America's Concentration Crisis

An Open Markets Institute Report

Contact Lens Manufacturing
Coffin & Casket Manufacturing
Baby Formula
Peanut Butter
Domestic Airlines
Beer
IV Solution
Candy
Corn Seed
Electronic Medical Records Systems
Cigarette & Tobacco Manufacturing
Pharmacies and Drug Stores
Social Networking Sites
Pacemaker Manufacturing
E-Commerce
Dry Cat Food
Mobile Home Manufacturing
Syringe Manufacturing
Diaper Manufacturing
Home Improvement Stores
Mayonnaise
Cell Phone Providers
Pet and Pet Supplies Stores
Smartphone Operating Systems
Adult Websites
Car Rental
Mattress Manufacturing
Washer & Dryer Manufacturing
Meat Processing
Craft Stores
Search Engines
Jelly

Monopoly power is all around us: as consumers, business owners, employees, entrepreneurs, and citizens. When we purchase everything from washing machines to groceries, website domains to medical supplies, and even when we select a coffin for a recently deceased loved one, we are constrained by the small set of actors who increasingly control America’s commerce.

Due to extreme concentrations of wealth and political power, our country is experiencing severe economic inequality, stagnant household income, the collapse of business formation and innovation, and historic levels of political polarization. This report shows that such concentration is not unique to one or two economic sectors. It is persistent across a diverse range of industries. And it is often even more extreme in a regional, rather than national, context.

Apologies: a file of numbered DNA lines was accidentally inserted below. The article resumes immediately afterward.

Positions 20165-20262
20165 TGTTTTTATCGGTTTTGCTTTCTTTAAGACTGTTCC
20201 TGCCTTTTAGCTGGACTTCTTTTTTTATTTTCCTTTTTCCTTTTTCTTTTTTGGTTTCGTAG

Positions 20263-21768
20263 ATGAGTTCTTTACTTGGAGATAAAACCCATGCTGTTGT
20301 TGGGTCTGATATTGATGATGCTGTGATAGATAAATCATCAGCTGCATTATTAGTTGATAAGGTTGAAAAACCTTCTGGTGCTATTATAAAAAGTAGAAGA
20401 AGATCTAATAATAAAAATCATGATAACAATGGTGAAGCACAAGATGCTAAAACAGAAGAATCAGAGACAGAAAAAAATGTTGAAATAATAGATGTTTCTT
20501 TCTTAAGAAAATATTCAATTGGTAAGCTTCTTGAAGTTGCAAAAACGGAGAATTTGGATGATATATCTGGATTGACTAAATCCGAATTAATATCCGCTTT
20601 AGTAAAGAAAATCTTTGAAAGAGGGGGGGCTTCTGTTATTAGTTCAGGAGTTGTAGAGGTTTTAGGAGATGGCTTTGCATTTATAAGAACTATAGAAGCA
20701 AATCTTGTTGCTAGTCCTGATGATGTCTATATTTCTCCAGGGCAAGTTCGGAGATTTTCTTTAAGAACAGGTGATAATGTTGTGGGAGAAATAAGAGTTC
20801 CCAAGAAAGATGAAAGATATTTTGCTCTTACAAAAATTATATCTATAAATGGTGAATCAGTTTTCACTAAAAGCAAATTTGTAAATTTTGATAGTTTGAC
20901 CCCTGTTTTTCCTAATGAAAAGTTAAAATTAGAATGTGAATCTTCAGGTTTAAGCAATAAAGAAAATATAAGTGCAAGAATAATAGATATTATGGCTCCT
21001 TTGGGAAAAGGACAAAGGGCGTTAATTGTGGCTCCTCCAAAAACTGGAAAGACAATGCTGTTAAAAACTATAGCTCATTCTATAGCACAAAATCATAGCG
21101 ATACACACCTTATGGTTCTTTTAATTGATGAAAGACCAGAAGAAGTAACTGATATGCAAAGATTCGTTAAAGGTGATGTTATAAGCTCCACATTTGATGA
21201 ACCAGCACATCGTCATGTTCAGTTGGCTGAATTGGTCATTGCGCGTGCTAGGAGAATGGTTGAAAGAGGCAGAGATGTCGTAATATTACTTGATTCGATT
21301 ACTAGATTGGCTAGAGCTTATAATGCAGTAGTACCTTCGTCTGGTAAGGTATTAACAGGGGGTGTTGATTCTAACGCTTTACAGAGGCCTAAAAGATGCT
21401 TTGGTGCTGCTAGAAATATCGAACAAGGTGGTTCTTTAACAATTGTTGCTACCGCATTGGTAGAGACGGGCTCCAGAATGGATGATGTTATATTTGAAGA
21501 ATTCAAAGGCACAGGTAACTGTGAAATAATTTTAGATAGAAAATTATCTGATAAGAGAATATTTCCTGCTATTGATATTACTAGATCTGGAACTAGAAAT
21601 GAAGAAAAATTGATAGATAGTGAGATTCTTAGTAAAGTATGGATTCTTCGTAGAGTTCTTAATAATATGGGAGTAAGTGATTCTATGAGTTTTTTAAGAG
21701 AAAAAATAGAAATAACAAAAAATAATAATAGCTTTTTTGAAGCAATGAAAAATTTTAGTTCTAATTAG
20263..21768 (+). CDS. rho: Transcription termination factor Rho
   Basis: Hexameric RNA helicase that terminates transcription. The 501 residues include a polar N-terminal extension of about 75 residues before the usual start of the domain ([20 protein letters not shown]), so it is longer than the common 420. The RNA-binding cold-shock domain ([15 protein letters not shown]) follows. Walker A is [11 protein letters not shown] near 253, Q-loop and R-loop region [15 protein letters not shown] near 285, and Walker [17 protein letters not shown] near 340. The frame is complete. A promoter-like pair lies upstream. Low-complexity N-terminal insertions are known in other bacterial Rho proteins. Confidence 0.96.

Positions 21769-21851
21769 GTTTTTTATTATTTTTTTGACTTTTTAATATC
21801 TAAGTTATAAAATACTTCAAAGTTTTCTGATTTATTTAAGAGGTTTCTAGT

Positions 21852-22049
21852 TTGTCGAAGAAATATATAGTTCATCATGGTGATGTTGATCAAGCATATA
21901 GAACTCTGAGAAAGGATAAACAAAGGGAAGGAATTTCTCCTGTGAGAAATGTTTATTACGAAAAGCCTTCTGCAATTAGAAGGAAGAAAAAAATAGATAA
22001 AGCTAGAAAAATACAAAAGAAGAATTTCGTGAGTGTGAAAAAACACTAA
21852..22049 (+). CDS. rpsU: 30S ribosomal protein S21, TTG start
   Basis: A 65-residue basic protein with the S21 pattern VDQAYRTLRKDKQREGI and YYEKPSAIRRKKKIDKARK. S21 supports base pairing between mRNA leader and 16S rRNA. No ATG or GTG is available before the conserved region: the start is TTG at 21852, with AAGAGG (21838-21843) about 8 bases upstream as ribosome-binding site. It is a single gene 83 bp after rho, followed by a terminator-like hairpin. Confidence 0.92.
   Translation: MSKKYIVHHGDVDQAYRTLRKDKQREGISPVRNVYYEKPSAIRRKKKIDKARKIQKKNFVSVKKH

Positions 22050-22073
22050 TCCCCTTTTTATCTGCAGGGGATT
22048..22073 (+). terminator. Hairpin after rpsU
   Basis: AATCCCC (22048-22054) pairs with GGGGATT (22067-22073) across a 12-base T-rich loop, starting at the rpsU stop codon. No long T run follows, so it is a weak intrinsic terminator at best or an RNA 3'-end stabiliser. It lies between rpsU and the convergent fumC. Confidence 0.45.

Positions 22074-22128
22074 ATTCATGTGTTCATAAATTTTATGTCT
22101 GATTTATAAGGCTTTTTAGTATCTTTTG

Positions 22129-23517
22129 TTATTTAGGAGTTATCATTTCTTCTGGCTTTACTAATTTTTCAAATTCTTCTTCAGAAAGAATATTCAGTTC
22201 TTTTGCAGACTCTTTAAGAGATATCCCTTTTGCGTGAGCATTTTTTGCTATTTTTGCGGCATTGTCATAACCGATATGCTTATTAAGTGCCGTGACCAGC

As the charts also illustrate, monopolistic corporations often present themselves as champions of consumer choice. But while it may appear as though there are endless brands to choose from online and on the shelf, most are owned by a few large parent companies, the array of labels a mere façade creating the illusion of abundant options.

Locating data on how few companies control individual markets, though, has long been difficult, and not by accident. Although Americans used anti-monopoly policies throughout much of the 20th century to preserve competition, a shift in ideology in the late 1970s allowed increased monopolization across the economy. To shield this pro-corporate turn from the public, the Federal Trade Commission halted the collection and publication of industry concentration data in 1981.

To remedy this gap in public knowledge, Open Markets purchased extensive, up-to-date industry intelligence from IBISWorld, a team of analysts who collect economic and market data, with the intention of releasing the information regarding industry concentration to the public. Our hope is that these startling numbers will accelerate action to re-establish the choice, competition, and liberty upon which our democracy depends.